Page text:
But then there are offenses against the Gaming Z170X’s high-end market, such as its lack of SLI compatibility. Even if Biostar had 2-way SLI certification, three-way is barred from operation due to Nvidia’s requirement for eight pathways per card. Lacking a repeater-style PCIe “switch,” the board instead switches from x16-x0-x0 to x8-x8-x0 or x8-x4-x4 modes as devices are added to the lower slots.
Similarly, Realtek introduced its ALC1150 audio codec nearly three years ago, relegating the Gaming Z170X’s ALC898 to second-tier status. Many of us can’t tell the difference, but the high-end market tends to be fickle about these things.
Finally, each “Key M” M.2 connector disables two SATA ports when active, even if the M.2 device is PCIe. If you install two PCIe M.2 SSDs, the 6-port SATA controller has only two ports available.
Biostar TOverclocker opens to a basic CPU status report.
CPU base clock, ratio and power limits are all adjustable, while DRAM data rate is not.
TOverclocker has access to all of the Gaming Z170X’s voltage controls.
The final three TOverclocker menus display Voltage, Fan and Temperature reports.
Killer Networks provides its own packet prioritization software.
Other software includes Biostar’s Smart Ear 3D audio manipulator, firmware updating applications for Windows, Green Power Utility which saved one watt at idle when enabled on our test system, and eHot-Line tech support request form.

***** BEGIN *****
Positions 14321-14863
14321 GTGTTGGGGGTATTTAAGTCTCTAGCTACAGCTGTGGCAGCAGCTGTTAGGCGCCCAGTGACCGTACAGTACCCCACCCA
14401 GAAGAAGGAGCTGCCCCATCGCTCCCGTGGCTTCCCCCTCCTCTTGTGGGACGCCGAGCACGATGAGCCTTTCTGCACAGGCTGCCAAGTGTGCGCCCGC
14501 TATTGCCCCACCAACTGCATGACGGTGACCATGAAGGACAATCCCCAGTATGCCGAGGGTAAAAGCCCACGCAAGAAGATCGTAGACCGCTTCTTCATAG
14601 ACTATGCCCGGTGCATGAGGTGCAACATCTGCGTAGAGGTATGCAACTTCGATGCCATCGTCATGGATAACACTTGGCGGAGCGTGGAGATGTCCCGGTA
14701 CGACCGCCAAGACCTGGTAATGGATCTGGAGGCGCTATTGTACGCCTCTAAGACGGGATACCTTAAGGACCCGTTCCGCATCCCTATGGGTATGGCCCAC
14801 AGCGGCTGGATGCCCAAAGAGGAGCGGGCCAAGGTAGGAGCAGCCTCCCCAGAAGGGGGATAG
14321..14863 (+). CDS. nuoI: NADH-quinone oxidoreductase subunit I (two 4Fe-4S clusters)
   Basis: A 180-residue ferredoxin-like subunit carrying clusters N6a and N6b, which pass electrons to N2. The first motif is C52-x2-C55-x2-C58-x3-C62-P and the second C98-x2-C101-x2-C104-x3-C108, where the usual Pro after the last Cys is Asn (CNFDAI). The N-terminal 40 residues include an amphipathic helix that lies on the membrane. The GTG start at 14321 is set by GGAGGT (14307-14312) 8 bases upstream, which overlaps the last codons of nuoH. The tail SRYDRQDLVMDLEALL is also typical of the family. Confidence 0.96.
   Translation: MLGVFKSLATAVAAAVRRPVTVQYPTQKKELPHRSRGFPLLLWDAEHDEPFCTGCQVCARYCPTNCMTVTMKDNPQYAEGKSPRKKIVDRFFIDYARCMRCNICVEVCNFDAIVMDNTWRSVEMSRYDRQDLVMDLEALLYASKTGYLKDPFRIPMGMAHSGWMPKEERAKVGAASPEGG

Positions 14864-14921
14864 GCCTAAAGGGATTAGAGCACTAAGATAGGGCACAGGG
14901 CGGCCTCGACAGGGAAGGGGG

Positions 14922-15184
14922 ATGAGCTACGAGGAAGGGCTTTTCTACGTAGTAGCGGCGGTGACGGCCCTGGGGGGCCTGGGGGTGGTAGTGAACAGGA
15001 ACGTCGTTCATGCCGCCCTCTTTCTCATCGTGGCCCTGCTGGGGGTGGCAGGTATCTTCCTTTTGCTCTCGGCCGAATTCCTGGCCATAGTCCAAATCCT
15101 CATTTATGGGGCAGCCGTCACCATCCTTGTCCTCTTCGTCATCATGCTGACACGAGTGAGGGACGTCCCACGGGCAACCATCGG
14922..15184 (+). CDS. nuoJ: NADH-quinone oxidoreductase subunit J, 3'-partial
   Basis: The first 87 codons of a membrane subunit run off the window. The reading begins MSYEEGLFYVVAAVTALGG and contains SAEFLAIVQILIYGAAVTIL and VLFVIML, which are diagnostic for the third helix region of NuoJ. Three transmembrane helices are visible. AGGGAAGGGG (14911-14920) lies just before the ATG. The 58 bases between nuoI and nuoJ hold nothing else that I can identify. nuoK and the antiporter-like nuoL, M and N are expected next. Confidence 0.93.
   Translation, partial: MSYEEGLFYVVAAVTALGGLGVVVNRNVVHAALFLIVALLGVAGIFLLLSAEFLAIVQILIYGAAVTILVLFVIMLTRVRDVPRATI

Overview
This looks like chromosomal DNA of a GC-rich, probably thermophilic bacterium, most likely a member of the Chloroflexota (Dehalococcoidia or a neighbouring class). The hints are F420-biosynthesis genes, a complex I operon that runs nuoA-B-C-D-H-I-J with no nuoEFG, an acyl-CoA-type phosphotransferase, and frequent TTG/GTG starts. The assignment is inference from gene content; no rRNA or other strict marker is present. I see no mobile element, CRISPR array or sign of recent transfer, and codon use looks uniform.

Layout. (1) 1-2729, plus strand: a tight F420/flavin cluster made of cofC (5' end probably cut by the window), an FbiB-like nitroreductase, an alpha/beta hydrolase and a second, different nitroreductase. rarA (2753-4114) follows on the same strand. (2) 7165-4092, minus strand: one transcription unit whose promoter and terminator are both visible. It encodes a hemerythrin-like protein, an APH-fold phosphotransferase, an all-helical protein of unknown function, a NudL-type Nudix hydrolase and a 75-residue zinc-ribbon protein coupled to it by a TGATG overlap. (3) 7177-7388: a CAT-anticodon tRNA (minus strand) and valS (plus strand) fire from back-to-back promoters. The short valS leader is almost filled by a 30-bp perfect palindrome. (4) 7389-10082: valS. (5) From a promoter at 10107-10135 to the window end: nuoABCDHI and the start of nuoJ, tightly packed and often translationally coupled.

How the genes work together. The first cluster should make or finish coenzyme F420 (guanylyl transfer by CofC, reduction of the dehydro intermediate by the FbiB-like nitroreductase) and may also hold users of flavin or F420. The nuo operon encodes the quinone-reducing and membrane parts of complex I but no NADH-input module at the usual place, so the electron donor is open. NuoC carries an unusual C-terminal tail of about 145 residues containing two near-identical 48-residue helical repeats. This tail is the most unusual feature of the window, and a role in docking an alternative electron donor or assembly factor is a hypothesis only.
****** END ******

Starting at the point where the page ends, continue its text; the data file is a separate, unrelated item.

Biostar updated the GUI of its O.N.E. overclocking menu without significantly changing its functionality. The Gaming Z170X pushed 4433MHz out of our Core i7-6700K test sample under 8-thread, AVX-enabled Prime95 workloads.
The Gaming Z170X does not support memory customization while using XMP as a baseline, instead locking those options when XMP is enabled. Unable to boot with this memory’s DDR4-3600 XMP profile, the top DRAM data rate using “Auto” timings slightly exceeded DDR4-3200.
“Auto” mode shows incredibly loose primary timings, yet our bandwidth test indicated otherwise. Perhaps other optimizations were responsible?
Biostar’s 1.325V DRAM setting registered between 1.35 and 1.36 volts on the voltmeter. The CPU VCore was far more accurate, but the 1.30V output sagged to 1.22V under extreme CPU loads.
Up to five overclocking configurations can be stored as user profiles, and additional profiles can be offloaded to a USB flash drive.